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Tomato diseases

 Understanding tomato diseases: early detection and preventive measures 

This section is continually updated and supplemented. 

Late blight and brown blight

Late blight and brown blight are two widespread fungal diseases that primarily affect plants such as tomatoes, potatoes and other nightshades. These diseases can have devastating effects on crops and are a nightmare for gardeners. In this article, I take a closer look at late blight, its causes, symptoms, and the best methods to combat these dreaded plant diseases. 

Weed and brown rot in the early stages

Early blight and brown blight


  • Stems develop brown spots

Brown and late blight on the entire plant in the final stage

Late blight and brown blight


  • The plants and fruits can no longer be saved. Everything turns brown

Brown rot spread to the fruits

Late blight and brown rot can be seen on the fruits


  • Fruits get brown spots

Main causes of the spread of late blight

  1. Humid weather: Rain and high humidity create ideal conditions for the growth and spread of these fungi.

  2. Inadequate ventilation: Plants grown in tight, poorly ventilated areas are more susceptible to infection.

  3. Contaminated soil: The fungus can overwinter in the soil and be transmitted to plants from year to year.

Symptoms of late blight vary depending on the plant species and stage of infection. Here are the most common signs:

  1. Late blight (Phytophthora infestans):

    • First, dark, water-soaked spots appear on the leaves, which quickly become brownish lesions (Image 1 above; initial stage)

    • The leaves wilt and die, often starting on the lower parts of the plant.

    • A characteristic smell of decay may occur.

  2. Brown rot (Phytophthora capsici):

    • Brownish spots initially appear on the fruit, which quickly spread.

    • The fruits may shrivel, shrivel and eventually rot (Image 3 above; final stage)

Symptoms of late blight and brown blight


Combat in general

Combating late blight requires a combination of preventative measures and targeted interventions as soon as the disease occurs:

  1. Prevention:

    • Choose resistant varieties: There are some varieties of plants that have natural resistance to late blight. These are e.g. b. most wild varieties such as microberry, currant tomato or tindindogo. But Sunviva is also one of the resistant varieties.

    • Improve ventilation: It is important to ensure that plants have enough space and are well ventilated.

    • Avoiding soggy tomato foliage: It is best to only water the plants in the morning to ensure the foliage stays dry until night.

    • Avoid contaminated soil: You should change the location of nightshade plants every year of cultivation.

  2. Intervention:

    • Removing infected material: As soon as you notice the symptoms, you should immediately remove the infected parts of the plants to prevent spread.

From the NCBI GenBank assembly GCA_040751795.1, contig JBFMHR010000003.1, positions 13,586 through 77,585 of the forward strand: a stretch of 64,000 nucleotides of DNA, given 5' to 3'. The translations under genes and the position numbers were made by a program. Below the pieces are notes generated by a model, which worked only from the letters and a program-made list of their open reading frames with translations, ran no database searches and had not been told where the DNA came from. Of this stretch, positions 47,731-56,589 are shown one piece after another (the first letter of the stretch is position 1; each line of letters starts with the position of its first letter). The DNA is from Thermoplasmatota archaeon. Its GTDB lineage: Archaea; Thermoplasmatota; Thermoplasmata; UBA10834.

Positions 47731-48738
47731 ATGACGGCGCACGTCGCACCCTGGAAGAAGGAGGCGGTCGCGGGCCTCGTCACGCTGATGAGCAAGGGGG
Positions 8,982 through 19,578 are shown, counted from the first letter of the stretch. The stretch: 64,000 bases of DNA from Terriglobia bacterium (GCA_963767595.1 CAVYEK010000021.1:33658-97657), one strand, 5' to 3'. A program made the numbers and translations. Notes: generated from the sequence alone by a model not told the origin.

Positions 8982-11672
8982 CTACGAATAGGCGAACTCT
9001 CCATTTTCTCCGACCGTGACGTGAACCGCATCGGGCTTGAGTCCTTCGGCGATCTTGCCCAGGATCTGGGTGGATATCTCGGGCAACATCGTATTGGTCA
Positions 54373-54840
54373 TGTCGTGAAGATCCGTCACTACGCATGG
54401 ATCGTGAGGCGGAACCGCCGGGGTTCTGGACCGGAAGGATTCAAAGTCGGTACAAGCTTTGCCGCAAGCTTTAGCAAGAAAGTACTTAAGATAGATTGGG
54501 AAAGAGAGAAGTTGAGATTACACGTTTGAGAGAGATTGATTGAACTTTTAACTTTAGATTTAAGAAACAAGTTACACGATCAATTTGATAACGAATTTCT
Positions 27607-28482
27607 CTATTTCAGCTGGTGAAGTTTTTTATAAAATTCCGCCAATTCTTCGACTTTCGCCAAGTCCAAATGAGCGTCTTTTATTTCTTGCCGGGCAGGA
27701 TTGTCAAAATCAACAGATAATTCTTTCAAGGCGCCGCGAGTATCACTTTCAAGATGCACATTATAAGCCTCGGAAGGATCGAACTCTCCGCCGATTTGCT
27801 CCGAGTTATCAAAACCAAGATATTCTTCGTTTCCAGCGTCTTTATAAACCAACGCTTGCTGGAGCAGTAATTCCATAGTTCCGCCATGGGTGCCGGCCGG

• Early harvest: If the disease has already emerged, early harvesting of fruits can minimize losses in some cases.

Fighting with biological means

Fighting late blight with biological means is more environmentally friendly and can represent a sustainable alternative to chemical pesticides. Here are some biological agents and methods that can be used to treat and prevent late blight:


  • Biological fungicides: There are biological fungicides based on beneficial microorganisms such as Bacillus subtilis, Trichoderma or Streptomyces that can help combat fungal infections. These beneficial bacteria and fungi compete with pathogens for resources or produce antibacterial compounds.


  • Copper-free products: Some manufacturers offer copper-free fungicides that are based on natural active ingredients such as potassium bicarbonate or sulfur. These are less harmful to the environment than copper-based preparations.


  • Cradle cap preparations: Cradle cap preparations based on diluted milk or whey can be used as a preventative measure against late blight and brown rot. They form a protective layer on the leaves, preventing fungal spores from adhering.


  • silica: Silica can strengthen plant tissue and make the plant more resistant to disease. It can be applied as a foliar spray or soil fertilizer.


  • Neem-based plant protection products: Neem oil is extracted from the seeds of the neem tree and has insecticidal and fungicidal properties. It can be used as a foliar spray to combat fungal infections.


  • Garlic and onion extracts: Garlic and onion extracts have natural fungicidal properties and can be used as sprays.


  • Promote biological diversity: By promoting biodiversity in your garden, natural enemies of pathogens, such as ladybugs or predatory mites, can help keep pathogen populations in check.